Collage by Luc Sante

The opening band was the Del-Byzanteens, and they were great! Televison meets the Monochrome Set by way of the Velvet Underground. But then, this band is really more diverse than that. Each number begins with a rythm machine and is thereupon joined by synthesizer, bass, drums and jagged guitar.
The sound is textured over throbbing bass notes, creating a hypnotic state, not robot-like as in Gary Numan, but hauntigly beautiful. Vocals are mostly used in counterpoint and add just the right flavor. The Kink’s « All Of The Night » and the Supreme’s « My World Is Empty » were almost unrecognizable in their new radically transformed renditions—enthralling! The Del-Byzanteens encored with an instrumental surf number, thus setting the stage for the Raybeats. The Del-Byzanteens are truly an innovative band, a band pushing the post punk-modern pop category on to new definitions—and more importantly, forward onto new unexplored territories.

Phil Grabash
in Goldmine N° 59

Reasons to believe

Photo Michael Spano

Photo Michael Spano

When the latest batch of city slickers — Bongos, dBs, Raybeats, Fleshtones et al — staked their claim to a nice slice of the New York pop pie they left out one vital factor.
Chiming choruses, twanging charm, smiling beat and razor riffs all have their place, but where the hell was the missing link?
Idiosyncracy’s what we’re talking about — or the lack of it. In their eagerness to avoid the dominant street punk image of the city’s musical tradition, the new New Yorkers headed straight for the past, plundering Sixties pop and R’n’B, but forgetting those essential quirks. And where was the present?
Enter the Del-Byzanteens. Five individuals cloaked in a shroud of enigma, the Del-Bs — and what a great name — were responsible for « Girls Imagination », an exquisite 12 inch that captured the Melody Maker Single-Of-The-Week spot when released last july on the Beggar’s Banquet offshoot Don’t Fall Off The Mountain.


« Girls Imagination » floated in a middle-Eastern dreamworld, folding wistful melodies into a writhing twist. Ears pricked, noses sniffed; the scent of significant talent was in the air. « Lies To Live By » proves the vision is no lie. If a sharper group has come out of the East Coast in the last couple of years we’ve yet to hear it.
Divided into two distinctly separate sides, « Lies » shows the Del-Bs as a group with two personalities, the first a sophisticated breeze of mentholated pop, the second a wised-up bunch of tougher delights.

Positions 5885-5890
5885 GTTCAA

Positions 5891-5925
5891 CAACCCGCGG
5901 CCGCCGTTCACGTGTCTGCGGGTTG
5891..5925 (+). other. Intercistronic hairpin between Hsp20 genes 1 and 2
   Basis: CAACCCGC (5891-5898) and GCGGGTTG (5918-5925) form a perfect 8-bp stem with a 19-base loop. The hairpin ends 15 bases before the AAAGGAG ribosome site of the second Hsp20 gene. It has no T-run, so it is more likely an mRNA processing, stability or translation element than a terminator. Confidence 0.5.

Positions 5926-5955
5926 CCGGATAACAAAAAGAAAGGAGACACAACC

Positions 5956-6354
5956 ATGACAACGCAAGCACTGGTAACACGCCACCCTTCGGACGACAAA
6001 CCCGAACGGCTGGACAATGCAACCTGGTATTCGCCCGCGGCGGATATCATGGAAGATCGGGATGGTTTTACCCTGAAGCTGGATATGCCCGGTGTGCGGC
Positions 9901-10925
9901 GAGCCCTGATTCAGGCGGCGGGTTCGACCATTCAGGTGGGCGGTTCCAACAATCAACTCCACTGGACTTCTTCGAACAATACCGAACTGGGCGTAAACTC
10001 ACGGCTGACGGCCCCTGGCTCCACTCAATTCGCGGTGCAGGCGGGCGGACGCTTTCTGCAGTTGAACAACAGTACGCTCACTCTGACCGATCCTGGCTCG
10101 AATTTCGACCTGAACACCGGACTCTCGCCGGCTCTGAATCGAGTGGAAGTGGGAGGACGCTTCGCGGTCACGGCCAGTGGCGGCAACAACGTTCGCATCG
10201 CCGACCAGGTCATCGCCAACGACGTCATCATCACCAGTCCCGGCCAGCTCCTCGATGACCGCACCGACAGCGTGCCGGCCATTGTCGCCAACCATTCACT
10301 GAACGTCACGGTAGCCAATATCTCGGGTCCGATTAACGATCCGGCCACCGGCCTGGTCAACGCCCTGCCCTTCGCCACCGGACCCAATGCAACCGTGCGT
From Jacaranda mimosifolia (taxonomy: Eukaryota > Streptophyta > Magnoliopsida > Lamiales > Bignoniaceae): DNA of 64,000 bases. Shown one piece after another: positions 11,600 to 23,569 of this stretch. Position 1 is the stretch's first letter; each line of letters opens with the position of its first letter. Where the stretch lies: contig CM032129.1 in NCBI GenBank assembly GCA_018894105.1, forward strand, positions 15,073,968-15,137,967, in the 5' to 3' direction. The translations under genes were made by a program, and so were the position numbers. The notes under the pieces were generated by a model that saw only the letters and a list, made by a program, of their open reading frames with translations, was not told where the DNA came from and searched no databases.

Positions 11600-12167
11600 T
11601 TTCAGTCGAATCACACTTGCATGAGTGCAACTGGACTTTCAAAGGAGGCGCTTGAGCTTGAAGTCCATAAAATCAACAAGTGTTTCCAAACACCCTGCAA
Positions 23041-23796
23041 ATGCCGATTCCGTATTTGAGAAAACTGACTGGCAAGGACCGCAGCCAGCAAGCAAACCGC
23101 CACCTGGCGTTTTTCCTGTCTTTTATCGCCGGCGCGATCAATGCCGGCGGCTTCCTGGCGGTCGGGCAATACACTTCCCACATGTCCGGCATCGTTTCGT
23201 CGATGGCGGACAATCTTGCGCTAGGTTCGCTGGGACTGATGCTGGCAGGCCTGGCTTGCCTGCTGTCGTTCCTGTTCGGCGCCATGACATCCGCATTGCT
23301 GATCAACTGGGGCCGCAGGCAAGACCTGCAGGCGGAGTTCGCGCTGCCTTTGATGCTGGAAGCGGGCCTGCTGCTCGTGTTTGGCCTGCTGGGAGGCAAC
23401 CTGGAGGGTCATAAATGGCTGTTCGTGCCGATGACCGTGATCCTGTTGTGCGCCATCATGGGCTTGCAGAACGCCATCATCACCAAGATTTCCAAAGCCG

The pop side of the Del-Bs is nothing like the cynical opportunism practiced by some of Britain’s spivvier new stars, just a sensible exploitation of a natural shine — hear « War » or the haunting title track and you’ll soon get the drift.
It’s on the second side that the group get the chance to show the heavier side of their mettle; the new version of « Girls Imagination » is less Egyptian, more musclebound and as seductive as ever, « Apartement 13 » is an intriguing collage of assorted percussion, tape loops and random synthesizers colliding and drifting at will.

Finest moment, though, is « Welcome Machines », a slow-fuse burner that sizzles darkly against a backdrop of mysteriously wailing keyboards. The general feel of latent power behind early Can seems the only relevant reference point, and that’s only a vague approximation. This is mighty stuff.

Apart from its length — a mere 30-odd minutes — the only complaint about « Lies » is that it’s a collection of tracks rather than an LP. The Del-Bs, as displayed, almost revel in their versatility — hey, look what we can do, this is easy! — Instead of narrowing the focus for a clearer identity. Okay, most groups just define a style and repeat themselves endlessly. The Del-Bs sound too knowing to fall into that trap, though.
Go to it, boys.

Lynden Barber
Melody Maker

Alt Lies

The Del-Byzanteens
Don’t Fall Off The Mountain X-14